The movie begins with a flashback to Los Angeles in 2003 where we see a younger Adonis getting picked up from Mary-Anne's (Phylicia Rashad) house in the night by Damian. Damian and Adonis are going to a boxing match that Damian is entered in, and Damian wins the tournament and becomes the top ranked amateur boxer. On the way home Dame and Donny stop to get food, and when Donny encounters a figure from his past he snaps and attacks the man. The film then jumps to Adonis  fighting in South Africa against 'Pretty" Ricky Conlan (real life boxer Tony Bellows reprising his role from Creed). Creed (Michael B. Jordan) wins the fight and becomes the unanimous champion before he retires from boxing. Creed is now a fight promoter, and a doting father and husband. Bianca (Tessa Thompson) is now a song writer and producer, but she no longer performs as she needs to protect what little hearing she has left. Bianca and Adonis' daughter Amara (played by Mila Davis-Kent) is deaf, but she has her father's fighting spirit which causes problems at her school. Adonis is leaving his boxing gym when he runs into Damian (Jonathan Majors) who has been released from prison after serving 18 years.  Dame and Adonis have lunch where they catch up and Adonis invites Dame to train at his gym.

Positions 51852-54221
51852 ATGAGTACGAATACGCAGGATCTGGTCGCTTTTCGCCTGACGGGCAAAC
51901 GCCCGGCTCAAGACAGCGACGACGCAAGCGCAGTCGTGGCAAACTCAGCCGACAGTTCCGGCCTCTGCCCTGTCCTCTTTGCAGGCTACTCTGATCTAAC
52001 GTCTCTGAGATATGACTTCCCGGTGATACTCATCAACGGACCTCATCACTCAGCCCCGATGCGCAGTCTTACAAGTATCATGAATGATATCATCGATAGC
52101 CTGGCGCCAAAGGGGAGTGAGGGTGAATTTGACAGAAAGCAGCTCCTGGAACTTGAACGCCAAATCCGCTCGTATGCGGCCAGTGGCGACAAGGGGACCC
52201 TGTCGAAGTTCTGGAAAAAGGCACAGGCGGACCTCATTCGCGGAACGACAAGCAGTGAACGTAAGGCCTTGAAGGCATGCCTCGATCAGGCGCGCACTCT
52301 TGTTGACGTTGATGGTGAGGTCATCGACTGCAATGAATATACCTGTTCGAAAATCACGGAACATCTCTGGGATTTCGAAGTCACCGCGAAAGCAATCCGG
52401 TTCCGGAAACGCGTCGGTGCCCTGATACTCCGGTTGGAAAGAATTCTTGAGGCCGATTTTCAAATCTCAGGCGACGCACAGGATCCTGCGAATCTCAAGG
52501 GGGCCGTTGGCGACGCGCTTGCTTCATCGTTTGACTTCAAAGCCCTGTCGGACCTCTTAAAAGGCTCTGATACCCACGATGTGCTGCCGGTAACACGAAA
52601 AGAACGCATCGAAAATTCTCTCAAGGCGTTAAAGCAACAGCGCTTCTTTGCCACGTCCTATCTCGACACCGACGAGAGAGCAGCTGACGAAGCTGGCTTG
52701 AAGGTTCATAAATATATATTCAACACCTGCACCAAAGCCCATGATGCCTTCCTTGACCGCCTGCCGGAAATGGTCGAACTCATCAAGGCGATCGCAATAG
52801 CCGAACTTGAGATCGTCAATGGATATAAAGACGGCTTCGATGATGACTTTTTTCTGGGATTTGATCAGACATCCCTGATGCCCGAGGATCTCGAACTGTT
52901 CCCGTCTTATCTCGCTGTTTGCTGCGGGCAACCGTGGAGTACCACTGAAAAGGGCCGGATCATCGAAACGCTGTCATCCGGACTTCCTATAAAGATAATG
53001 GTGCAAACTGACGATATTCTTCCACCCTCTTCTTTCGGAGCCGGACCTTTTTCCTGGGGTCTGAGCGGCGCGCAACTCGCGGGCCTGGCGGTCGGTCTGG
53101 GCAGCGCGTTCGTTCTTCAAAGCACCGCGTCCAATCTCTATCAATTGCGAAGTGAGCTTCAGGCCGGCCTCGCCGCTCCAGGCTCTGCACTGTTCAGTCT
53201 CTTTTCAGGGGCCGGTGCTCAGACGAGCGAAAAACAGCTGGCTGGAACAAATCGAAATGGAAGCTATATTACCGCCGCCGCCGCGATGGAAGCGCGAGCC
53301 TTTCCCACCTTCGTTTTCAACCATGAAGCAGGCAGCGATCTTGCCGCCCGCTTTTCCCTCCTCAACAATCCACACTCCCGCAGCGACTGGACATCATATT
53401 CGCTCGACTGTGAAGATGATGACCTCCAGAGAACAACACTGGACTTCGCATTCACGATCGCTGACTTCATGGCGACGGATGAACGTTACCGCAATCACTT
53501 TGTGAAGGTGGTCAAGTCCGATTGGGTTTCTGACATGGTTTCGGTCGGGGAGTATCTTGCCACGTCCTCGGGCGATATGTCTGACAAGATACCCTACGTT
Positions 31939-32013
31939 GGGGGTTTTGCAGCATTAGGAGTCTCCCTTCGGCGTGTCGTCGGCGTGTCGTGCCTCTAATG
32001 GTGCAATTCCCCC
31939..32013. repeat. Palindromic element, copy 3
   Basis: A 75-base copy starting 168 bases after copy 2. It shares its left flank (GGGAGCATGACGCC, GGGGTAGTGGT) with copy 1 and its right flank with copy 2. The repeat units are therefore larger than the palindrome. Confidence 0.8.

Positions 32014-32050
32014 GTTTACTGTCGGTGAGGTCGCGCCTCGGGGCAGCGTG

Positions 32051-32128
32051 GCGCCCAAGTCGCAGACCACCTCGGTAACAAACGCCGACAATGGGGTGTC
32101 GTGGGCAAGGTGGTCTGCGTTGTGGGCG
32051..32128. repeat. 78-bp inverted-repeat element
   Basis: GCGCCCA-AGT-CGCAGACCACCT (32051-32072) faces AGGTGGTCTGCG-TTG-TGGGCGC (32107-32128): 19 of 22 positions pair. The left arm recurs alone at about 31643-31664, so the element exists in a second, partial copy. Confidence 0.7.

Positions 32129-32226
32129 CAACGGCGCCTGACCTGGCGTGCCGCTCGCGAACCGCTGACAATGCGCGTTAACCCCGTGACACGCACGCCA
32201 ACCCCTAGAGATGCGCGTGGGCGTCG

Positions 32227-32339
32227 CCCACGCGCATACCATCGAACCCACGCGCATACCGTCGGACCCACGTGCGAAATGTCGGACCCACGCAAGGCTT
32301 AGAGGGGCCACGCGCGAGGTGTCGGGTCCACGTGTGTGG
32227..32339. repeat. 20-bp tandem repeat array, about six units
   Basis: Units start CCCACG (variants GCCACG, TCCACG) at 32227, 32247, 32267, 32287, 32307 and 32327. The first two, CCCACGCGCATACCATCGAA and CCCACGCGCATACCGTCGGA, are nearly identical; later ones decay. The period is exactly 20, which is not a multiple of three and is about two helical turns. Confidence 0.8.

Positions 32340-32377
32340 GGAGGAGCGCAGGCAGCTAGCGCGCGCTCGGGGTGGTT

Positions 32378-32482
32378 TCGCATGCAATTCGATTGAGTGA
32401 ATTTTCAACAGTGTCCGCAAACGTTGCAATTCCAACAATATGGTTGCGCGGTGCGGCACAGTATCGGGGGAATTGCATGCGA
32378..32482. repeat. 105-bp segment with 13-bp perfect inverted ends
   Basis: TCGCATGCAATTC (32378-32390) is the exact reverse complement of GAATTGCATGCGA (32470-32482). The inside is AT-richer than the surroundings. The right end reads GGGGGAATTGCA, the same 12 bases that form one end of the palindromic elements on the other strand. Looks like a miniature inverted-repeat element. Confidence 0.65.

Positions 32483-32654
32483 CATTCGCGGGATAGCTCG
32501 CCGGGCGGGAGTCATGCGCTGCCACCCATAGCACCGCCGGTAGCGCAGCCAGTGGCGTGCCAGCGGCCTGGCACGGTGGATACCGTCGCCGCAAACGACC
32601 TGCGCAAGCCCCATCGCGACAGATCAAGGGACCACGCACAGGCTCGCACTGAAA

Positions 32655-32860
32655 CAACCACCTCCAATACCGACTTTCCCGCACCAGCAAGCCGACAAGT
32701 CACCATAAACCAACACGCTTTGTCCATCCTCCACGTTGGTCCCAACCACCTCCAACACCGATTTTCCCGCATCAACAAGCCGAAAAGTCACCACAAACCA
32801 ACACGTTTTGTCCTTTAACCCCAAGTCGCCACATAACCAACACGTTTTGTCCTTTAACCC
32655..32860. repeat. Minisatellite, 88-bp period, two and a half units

Dame begins training at the gym, but he is asked to be the sparring partner for Adonis' top boxer Felix (played by real life boxer Jose Benavidez). Dame goes to Adonis' house to have dinner with Adonis and his family, and Dame confesses to Adonis that he wants a title shot against Felix. Adonis tells Dame that he can't just hand him a title shot, but that Dame needs to be patient. Felix has a title fight coming up against Viktor Drago (Florian Munteanu), and when sparring with Dame they come to blows. Dame gets sent home by Adonis, and Dame angrily works out as he is frustrated by his lack of progress. At a label party that Bianca invited Dame to, a fight breaks out and Drago is attacked suffering a concussion and broken hand. With the title fight needing a new contender Creed suggests Dame as an opponent for Felix. Creed's partner Little Duke (Wood Harris) worries that Dame is not a good opponent. Duke believes that Dame is angry at the world, and that he is looking to hurt someone, but Creed thinks Dame can give Felix a good fight. Dame then proceeds to use underhanded methods to win the fight and knock Felix out.